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World's Third Fastest Computer

World's Third Fastest Computer

East Tennessee is now home to two of the world's three fastest computers, according to new rankings released recently.

The Top500 list of the world's fastest supercomputers places University of Tennessee supercomputer Kraken in third place, where it also holds the title of world's fastest academic supercomputer, while Oak Ridge National Laboratory's Jaguar computer took first place overall.

Kraken, the result of a $65 million grant to UT from the National Science Foundation, recently became only the fourth computer in history to perform more than 1,000 trillion calculations per second, known as a petaflop.

"Winning a $65 million NSF award put the UT among the supercomputing elite, and now we have reached the pinnacle in having the world's fastest academic supercomputer," said Jan Simek, interim UT president. "This is a phenomenal achievement and is among growing distinctions that enable us to continue attracting the best faculty and the best students we have ever had, and to make our university the best it has ever been."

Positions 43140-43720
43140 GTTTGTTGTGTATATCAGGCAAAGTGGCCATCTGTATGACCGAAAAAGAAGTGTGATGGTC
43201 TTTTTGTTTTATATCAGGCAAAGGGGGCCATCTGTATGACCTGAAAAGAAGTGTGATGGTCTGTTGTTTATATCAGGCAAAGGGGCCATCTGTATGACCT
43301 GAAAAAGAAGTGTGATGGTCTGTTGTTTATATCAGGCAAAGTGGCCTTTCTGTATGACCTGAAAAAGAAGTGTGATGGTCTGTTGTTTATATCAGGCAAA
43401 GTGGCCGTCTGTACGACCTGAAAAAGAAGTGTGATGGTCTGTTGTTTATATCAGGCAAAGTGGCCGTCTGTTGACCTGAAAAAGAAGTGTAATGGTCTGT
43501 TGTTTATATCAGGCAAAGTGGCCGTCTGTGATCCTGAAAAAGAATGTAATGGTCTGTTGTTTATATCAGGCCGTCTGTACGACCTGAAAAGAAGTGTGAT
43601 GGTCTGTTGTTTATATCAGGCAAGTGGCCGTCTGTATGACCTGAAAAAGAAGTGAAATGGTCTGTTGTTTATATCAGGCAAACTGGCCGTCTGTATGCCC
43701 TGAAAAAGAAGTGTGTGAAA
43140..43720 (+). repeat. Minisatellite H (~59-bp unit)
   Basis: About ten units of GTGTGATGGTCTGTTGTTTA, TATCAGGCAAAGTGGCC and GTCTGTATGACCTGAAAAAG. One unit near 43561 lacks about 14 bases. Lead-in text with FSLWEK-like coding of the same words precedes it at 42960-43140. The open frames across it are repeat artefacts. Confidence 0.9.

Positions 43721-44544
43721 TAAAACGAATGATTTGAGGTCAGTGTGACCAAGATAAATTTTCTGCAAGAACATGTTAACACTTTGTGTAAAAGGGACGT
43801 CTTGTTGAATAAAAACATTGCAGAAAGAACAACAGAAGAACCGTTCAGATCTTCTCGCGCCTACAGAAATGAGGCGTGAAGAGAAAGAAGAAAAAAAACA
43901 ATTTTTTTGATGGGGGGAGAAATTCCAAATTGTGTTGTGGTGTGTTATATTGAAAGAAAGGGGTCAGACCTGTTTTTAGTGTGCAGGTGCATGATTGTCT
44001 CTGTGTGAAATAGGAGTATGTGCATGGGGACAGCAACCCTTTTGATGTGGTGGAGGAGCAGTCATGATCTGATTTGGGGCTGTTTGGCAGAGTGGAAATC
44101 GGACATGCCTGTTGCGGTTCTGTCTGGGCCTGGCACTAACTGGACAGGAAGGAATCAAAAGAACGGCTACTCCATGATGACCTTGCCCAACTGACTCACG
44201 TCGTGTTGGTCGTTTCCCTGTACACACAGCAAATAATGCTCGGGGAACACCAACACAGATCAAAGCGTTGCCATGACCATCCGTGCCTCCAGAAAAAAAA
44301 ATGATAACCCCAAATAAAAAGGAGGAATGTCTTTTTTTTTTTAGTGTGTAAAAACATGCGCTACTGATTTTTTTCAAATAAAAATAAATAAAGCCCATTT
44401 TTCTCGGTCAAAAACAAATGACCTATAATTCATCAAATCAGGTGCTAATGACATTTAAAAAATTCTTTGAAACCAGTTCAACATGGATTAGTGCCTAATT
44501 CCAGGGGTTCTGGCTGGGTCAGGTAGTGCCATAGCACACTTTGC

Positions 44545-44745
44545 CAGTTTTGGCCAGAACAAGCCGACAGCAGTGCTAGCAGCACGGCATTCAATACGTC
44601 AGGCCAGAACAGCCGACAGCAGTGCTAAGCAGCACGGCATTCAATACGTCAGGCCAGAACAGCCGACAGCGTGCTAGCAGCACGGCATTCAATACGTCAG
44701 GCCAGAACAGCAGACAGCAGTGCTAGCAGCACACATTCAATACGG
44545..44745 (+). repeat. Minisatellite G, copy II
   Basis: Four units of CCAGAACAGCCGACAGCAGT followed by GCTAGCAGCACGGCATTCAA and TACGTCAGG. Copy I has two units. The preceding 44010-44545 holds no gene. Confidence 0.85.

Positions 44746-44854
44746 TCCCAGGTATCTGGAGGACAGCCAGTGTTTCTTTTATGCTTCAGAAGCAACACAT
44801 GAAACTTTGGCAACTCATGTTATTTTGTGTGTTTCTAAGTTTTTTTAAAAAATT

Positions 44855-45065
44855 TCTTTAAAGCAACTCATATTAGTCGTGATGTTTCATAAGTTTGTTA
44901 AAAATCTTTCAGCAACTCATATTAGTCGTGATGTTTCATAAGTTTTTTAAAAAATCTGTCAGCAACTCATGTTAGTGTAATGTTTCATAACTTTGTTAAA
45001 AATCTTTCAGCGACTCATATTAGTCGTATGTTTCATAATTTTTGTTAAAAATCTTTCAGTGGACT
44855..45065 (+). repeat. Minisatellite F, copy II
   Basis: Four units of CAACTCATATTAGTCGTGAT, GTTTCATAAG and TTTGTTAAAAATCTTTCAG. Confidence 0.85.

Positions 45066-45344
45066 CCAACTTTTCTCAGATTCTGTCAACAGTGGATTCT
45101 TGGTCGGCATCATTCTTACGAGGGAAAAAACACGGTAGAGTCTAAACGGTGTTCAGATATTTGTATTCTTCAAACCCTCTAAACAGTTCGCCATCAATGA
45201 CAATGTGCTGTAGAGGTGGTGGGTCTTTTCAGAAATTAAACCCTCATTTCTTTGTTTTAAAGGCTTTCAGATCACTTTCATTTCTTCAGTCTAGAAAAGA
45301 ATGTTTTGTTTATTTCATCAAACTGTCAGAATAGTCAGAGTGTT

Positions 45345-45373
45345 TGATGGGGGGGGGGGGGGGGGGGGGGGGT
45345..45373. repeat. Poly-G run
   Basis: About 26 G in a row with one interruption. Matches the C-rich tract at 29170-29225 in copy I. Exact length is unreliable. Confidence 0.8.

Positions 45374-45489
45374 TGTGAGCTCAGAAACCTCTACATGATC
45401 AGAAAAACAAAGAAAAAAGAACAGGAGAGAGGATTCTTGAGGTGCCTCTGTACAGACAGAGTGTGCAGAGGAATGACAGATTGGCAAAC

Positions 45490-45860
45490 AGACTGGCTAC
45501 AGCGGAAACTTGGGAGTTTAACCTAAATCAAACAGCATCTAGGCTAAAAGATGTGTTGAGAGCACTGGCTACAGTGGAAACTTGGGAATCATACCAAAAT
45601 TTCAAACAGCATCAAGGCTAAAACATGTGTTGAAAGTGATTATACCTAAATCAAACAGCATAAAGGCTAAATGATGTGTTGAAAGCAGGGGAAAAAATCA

The twice-yearly Top500 is published by Jack Dongarra, a UT Knoxville distinguished professor of computer science and the director of the Innovative Computing Laboratory along with colleagues at Lawrence Berkeley National Laboratory and the University of Mannheim.

Since its creation in 2007, Kraken has been used for nearly 300 scientific projects addressing vital questions in areas from climate and weather modeling to applications in genetics and medicine.

"The beauty of Kraken is not just its computing power, but its problem-solving power," said UT Knoxville Chancellor Jimmy G. Cheek. "Scientists from universities around the country, including many here at UT Knoxville, have put Kraken to use to attack humanity's most pressing problems. It is an invaluable resource to this university to be home to such a powerful asset."

With the combined computing power of UT and ORNL, East Tennessee is now firmly ensconced as a center for supercomputing activities, a fact which is continuing to draw even more scientific resources to the area, leading not only to technological.


"The University of Tennessee's Kraken supercomputer, pictured here, has been announced as the world's third most powerful computer overall, and is also the world's most powerful academic computer. It was built as part of a $65 million National Science Foundation grant, and is managed by UT's National Institute for Computational Science. (Credit: University of Tennessee/Oak Ridge National Laboratory)"

Source: University of Tennessee

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